When the Marines meet Iraqis, at least one Marine will be able to speak their language.
Cpl. Joseph Kelada, a reservist and Tampa native, learned Arabic from his parents who came to the United States from Egypt in the early 1970s.
"I overheard my parents all my life," said Kelada, 25, a real estate agent and mortgage broker. "But I tried not to learn it."
His mother gave him formal Arabic lessons before he left home. She wanted him to be prepared for any eventuality, as she had heard tales of Saddam Hussein's cruelty. She told her son they had a saying, "When you go on a picnic with Saddam Hussein, you don't come back."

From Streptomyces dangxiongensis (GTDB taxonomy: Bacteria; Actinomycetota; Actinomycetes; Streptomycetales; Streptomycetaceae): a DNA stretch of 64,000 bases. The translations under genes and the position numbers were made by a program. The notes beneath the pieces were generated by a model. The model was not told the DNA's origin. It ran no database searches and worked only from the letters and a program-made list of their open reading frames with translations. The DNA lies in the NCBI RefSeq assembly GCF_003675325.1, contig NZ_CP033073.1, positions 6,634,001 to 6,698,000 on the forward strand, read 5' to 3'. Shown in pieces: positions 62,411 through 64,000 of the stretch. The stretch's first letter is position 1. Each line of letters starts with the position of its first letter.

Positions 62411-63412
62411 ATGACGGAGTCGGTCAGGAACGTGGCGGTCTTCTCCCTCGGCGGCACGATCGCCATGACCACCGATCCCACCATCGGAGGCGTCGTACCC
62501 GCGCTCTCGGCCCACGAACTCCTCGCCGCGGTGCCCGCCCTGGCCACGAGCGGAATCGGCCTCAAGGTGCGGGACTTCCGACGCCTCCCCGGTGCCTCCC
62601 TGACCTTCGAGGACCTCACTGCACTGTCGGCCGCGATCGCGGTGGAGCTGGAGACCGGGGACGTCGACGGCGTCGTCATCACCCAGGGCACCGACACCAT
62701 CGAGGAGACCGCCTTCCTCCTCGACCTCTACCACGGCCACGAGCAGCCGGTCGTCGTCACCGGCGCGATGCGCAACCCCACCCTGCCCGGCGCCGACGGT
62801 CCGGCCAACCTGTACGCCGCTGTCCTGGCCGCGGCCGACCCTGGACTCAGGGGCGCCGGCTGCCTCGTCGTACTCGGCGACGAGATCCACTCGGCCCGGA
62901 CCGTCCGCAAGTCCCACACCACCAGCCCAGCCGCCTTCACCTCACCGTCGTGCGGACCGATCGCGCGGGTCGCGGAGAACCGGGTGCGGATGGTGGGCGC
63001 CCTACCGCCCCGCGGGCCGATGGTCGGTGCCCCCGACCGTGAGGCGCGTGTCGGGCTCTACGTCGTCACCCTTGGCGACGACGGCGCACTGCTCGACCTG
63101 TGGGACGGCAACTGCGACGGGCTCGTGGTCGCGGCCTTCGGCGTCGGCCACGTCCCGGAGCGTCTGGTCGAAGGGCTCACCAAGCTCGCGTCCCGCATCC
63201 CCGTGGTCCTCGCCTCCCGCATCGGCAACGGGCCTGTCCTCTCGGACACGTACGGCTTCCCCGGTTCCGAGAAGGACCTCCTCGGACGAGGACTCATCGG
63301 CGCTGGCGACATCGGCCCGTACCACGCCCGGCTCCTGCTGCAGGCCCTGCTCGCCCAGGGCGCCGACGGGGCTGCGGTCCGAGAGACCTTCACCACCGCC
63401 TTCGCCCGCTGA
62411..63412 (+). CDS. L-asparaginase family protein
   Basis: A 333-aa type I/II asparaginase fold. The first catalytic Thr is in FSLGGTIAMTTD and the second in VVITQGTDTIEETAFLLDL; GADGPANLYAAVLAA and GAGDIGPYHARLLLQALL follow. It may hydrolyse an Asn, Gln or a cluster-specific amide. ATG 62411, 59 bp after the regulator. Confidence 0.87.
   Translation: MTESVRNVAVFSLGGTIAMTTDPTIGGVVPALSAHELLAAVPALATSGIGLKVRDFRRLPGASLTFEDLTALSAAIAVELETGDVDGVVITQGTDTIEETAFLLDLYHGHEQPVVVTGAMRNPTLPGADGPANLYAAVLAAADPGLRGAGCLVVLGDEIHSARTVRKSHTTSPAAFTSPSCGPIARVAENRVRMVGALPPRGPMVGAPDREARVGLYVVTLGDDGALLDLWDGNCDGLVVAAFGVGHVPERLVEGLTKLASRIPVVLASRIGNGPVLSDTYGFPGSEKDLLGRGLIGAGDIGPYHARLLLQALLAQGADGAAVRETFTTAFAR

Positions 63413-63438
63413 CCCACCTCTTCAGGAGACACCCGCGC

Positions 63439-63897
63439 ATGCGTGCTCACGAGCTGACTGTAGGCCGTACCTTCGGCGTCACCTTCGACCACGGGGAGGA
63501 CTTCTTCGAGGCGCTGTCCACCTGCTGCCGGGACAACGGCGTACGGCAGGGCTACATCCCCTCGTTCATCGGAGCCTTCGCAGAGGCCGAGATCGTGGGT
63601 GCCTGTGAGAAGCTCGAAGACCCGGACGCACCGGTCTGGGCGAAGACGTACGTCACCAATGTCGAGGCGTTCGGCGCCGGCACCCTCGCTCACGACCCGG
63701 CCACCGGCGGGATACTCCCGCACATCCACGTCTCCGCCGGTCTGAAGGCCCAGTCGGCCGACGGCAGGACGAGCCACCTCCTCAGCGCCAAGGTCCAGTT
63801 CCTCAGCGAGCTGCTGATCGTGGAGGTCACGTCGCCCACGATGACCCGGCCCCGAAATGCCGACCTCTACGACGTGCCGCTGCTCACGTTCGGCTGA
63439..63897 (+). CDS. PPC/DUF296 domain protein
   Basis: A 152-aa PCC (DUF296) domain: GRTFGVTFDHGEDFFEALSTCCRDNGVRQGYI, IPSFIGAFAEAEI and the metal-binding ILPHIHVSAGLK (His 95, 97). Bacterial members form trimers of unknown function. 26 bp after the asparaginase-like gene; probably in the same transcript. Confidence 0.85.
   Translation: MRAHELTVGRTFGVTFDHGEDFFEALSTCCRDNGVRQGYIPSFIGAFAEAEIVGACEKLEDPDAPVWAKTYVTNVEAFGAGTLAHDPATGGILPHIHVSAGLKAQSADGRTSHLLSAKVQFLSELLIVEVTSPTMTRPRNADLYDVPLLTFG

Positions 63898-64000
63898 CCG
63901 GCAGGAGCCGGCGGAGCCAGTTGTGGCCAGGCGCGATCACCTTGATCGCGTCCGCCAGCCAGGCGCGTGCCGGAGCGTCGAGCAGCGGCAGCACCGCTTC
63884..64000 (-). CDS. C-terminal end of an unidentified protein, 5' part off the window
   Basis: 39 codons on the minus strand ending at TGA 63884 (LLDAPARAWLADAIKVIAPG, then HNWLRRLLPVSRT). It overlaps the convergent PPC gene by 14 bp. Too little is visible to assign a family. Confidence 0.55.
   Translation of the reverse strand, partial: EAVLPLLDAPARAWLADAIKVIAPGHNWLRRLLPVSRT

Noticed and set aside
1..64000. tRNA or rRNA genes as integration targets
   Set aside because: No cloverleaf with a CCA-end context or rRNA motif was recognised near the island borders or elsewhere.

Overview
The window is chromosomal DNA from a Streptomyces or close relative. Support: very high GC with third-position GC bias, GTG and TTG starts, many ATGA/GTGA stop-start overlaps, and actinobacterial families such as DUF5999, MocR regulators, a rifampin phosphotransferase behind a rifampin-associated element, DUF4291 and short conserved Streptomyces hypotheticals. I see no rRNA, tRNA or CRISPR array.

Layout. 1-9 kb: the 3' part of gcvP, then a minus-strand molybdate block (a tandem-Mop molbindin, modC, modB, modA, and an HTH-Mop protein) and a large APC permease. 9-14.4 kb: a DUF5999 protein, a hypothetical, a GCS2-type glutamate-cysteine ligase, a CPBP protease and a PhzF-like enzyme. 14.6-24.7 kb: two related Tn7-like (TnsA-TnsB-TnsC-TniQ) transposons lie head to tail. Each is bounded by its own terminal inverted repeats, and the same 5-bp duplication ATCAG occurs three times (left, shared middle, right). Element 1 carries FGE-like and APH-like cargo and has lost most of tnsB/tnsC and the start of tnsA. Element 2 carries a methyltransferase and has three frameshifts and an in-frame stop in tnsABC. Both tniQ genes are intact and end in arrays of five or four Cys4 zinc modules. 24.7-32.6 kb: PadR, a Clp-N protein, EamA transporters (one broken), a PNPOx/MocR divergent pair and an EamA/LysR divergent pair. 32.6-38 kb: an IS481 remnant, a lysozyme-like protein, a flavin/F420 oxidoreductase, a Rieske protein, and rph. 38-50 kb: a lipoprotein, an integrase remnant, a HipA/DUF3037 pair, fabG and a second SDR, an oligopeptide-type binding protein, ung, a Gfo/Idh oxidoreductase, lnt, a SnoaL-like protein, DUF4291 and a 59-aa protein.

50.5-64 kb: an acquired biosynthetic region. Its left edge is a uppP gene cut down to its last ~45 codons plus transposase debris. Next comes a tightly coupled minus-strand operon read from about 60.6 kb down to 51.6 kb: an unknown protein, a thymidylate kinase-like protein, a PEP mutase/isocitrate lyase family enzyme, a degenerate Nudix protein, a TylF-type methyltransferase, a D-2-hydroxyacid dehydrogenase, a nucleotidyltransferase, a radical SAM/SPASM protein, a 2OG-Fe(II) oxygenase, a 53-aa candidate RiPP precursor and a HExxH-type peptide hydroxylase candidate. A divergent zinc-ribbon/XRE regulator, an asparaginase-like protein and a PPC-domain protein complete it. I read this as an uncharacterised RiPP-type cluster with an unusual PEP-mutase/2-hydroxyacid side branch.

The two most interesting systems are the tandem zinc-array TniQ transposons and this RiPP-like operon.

Kelada now has an ear for the language and is able to detect different Arabic dialects.
"It's like the difference between Texans and people in New Jersey," he said.
Kelada has coached other Marines in basic phrases to use when speaking to captured Iraqi soldiers.